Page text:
California Quail Female with Chicks



I took a trip into town a few days ago, mostly for garden supplies. On the way home with the car loaded with all kinds of stuff, I realized that I had forgotten to stop at the local feed store.

I was only about a mile past the store so I turned around in the next rural driveway I came to and guess what I saw walking up this guy’s driveway?

A pair of California Quail (Callipepla californica) with about a dozen chicks! (Click on photos for full sized images).

Female California Quail (Callipepla californica)

Female California Quail (Callipepla californica)

Ok, where in the heck is my camera? It’s usually sitting on the front seat which is now covered with various items, the floorboard is packed full of food and so is the back seat. I look up the driveway again and the quail family is still slowly making their way up the steep slope, the tiny chicks all huddled around the female as the male took the vanguard position.

Female California Quail (Callipepla californica)

A typical clutch for California Quail is 12 to 14 eggs but they can have more than 20 in a clutch. The female usually does all of the incubating which begins after the entire clutch is laid, producing a synchronous hatch.

California Quail Female With Chicks

The synchronous hatch of the California Quail is accomplished by vocalizations and continuous clicking sounds. Then, just before hatching, the young give a hatching call and the entire clutch is usually hatched within four hours1. You can hear some of the California Quail calls here.

California Quail Female With Chicks

The chicks are born precocial meaning they have their eyes open, they are covered with down and they are ready to go!

California Quail Female With Chicks

They immediately follow the parents, pecking at the ground. Their yolk sacs will be absorbed in two weeks when they have developed foraging skills.

California Quail Female With Chicks

These chicks probably hatched this morning and the parents were taking them out on their first excursion. The male had gone ahead and was standing sentinel on top of the rocks above but the female was keeping her chicks well hidden underneath.

California Quail Female With Chicks

This straggler finally joined its siblings giving mom some relief I’m sure.

California Quail Female With Chicks

Now that they were all together under mom’s watchful eye, they could relax in their camouflage down coats.

California Quail Female With Chicks

For more more up to the minute news on bird conservation issues, check my “Birds in the News” page, brought to you by the American Bird Conservancy. You will also find posts on local birds and birding in California on my blog The Birder’s Report.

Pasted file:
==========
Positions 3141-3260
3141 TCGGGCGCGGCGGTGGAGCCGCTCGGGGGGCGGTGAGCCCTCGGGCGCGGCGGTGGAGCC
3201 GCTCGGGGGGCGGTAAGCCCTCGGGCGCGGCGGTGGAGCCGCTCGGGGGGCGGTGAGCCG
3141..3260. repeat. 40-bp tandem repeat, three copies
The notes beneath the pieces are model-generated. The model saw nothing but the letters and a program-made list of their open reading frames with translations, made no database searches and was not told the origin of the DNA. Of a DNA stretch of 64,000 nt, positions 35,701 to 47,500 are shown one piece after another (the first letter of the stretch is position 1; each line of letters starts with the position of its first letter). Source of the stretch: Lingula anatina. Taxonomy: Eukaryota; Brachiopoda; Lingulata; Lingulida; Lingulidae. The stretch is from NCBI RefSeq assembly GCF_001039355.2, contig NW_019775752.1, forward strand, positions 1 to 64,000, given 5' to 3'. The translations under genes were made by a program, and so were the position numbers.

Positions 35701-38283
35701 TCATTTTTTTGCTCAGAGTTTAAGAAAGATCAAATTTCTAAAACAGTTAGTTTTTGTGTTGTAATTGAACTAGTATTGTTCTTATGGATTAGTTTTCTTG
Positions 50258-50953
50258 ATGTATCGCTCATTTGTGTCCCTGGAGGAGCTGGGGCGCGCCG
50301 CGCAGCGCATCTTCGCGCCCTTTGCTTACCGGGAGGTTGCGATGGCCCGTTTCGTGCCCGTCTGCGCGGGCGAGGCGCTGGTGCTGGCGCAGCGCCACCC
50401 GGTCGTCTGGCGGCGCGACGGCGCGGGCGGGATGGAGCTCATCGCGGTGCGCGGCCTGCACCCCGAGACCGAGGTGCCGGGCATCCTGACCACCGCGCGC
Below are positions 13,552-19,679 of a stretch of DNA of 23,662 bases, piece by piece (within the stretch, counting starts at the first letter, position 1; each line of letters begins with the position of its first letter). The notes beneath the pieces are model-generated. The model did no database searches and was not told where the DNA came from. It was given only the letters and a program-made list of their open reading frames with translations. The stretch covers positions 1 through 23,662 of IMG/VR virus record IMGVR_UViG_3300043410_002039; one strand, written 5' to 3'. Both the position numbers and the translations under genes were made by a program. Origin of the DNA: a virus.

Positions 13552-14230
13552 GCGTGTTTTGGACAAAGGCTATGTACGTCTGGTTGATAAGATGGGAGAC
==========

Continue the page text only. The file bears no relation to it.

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Larry Jordan

Larry Jordan is an avid birder and amateur photographer living on the Pacific Flyway near the Central Valley of Northern California. He is a board member of his local Audubon Society and is a bird and wildlife conservationist. Larry contributes to several wildlife conservation organizations and is a BirdLife International "Species Champion." He is also Habitat Manager for the Burrowing Owl Conservation Network, an organization dedicated to the protection and restoration of the Western Burrowing Owl population in the United States. Larry has been blogging about birds since September of 2007 at TheBirdersReport.com

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Larry Jordan

Larry Jordan is an avid birder and amateur photographer living on the Pacific Flyway near the Central Valley of Northern California. He is a board member of his local Audubon Society and is a bird and wildlife conservationist. Larry contributes to several wildlife conservation organizations and is a BirdLife International "Species Champion." He is also Habitat Manager for the Burrowing Owl Conservation Network, an organization dedicated to the protection and restoration of the Western Burrowing Owl population in the United States. Larry has been blogging about birds since September of 2007 at TheBirdersReport.com

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Terri McCoy

I found a baby, domesticated bird on my friend's lawn. I tried to take it to animal control and they said it looks like a quail. They would not take it and I don't know what to do with it. Any suggestions? I live near a preserve that has wild quail and I was thinking of releasing it there.